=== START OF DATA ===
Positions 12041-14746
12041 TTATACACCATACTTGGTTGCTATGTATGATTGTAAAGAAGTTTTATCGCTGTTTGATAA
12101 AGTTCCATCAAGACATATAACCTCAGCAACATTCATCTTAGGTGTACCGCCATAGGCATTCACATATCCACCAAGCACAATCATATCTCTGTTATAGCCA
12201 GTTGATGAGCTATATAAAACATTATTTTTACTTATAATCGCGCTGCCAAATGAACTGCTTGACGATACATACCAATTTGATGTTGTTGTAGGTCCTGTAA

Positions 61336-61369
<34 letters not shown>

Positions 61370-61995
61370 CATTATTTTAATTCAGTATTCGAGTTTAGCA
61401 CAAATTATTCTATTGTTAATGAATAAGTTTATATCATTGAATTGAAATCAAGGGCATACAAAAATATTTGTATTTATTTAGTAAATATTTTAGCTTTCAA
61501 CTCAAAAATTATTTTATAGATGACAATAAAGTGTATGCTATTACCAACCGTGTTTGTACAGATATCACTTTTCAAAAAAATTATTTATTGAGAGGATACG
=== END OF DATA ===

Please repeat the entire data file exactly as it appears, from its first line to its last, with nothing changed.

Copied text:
Positions 12041-14746
12041 TTATACACCATACTTGGTTGCTATGTATGATTGTAAAGAAGTTTTATCGCTGTTTGATAA
12101 AGTTCCATCAAGACATATAACCTCAGCAACATTCATCTTAGGTGTACCGCCATAGGCATTCACATATCCACCAAGCACAATCATATCTCTGTTATAGCCA
12201 GTTGATGAGCTATATAAAACATTATTTTTACTTATAATCGCGCTGCCAAATGAACTGCTTGACGATACATACCAATTTGATGTTGTTGTAGGTCCTGTAA

Positions 61336-61369
<34 letters not shown>

Positions 61370-61995
61370 CATTATTTTAATTCAGTATTCGAGTTTAGCA
61401 CAAATTATTCTATTGTTAATGAATAAGTTTATATCATTGAATTGAAATCAAGGGCATACAAAAATATTTGTATTTATTTAGTAAATATTTTAGCTTTCAA
61501 CTCAAAAATTATTTTATAGATGACAATAAAGTGTATGCTATTACCAACCGTGTTTGTACAGATATCACTTTTCAAAAAAATTATTTATTGAGAGGATACG